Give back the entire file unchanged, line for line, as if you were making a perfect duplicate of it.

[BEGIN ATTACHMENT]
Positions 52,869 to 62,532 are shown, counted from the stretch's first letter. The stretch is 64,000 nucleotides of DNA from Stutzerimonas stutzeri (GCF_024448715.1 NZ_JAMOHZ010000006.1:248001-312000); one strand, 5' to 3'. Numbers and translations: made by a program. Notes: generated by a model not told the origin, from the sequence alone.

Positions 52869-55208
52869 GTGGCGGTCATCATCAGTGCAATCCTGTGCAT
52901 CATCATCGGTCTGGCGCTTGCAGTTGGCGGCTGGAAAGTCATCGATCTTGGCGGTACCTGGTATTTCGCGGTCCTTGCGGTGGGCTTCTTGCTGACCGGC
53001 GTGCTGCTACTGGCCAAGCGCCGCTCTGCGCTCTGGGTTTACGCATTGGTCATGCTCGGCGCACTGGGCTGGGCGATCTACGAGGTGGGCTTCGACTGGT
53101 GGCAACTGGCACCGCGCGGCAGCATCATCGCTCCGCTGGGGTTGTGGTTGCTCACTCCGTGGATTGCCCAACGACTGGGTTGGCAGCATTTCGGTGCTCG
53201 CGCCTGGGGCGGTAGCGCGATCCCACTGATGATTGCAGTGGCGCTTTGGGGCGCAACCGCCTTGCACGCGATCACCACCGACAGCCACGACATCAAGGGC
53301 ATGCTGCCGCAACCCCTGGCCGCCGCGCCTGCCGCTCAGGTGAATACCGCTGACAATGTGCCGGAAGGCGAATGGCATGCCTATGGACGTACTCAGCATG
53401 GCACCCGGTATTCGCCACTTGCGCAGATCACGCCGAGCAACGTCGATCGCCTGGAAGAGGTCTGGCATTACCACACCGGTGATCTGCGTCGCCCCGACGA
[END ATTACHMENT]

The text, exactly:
Positions 52,869 to 62,532 are shown, counted from the stretch's first letter. The stretch is 64,000 nucleotides of DNA from Stutzerimonas stutzeri (GCF_024448715.1 NZ_JAMOHZ010000006.1:248001-312000); one strand, 5' to 3'. Numbers and translations: made by a program. Notes: generated by a model not told the origin, from the sequence alone.

Positions 52869-55208
52869 GTGGCGGTCATCATCAGTGCAATCCTGTGCAT
52901 CATCATCGGTCTGGCGCTTGCAGTTGGCGGCTGGAAAGTCATCGATCTTGGCGGTACCTGGTATTTCGCGGTCCTTGCGGTGGGCTTCTTGCTGACCGGC
53001 GTGCTGCTACTGGCCAAGCGCCGCTCTGCGCTCTGGGTTTACGCATTGGTCATGCTCGGCGCACTGGGCTGGGCGATCTACGAGGTGGGCTTCGACTGGT
53101 GGCAACTGGCACCGCGCGGCAGCATCATCGCTCCGCTGGGGTTGTGGTTGCTCACTCCGTGGATTGCCCAACGACTGGGTTGGCAGCATTTCGGTGCTCG
53201 CGCCTGGGGCGGTAGCGCGATCCCACTGATGATTGCAGTGGCGCTTTGGGGCGCAACCGCCTTGCACGCGATCACCACCGACAGCCACGACATCAAGGGC
53301 ATGCTGCCGCAACCCCTGGCCGCCGCGCCTGCCGCTCAGGTGAATACCGCTGACAATGTGCCGGAAGGCGAATGGCATGCCTATGGACGTACTCAGCATG
53401 GCACCCGGTATTCGCCACTTGCGCAGATCACGCCGAGCAACGTCGATCGCCTGGAAGAGGTCTGGCATTACCACACCGGTGATCTGCGTCGCCCCGACGA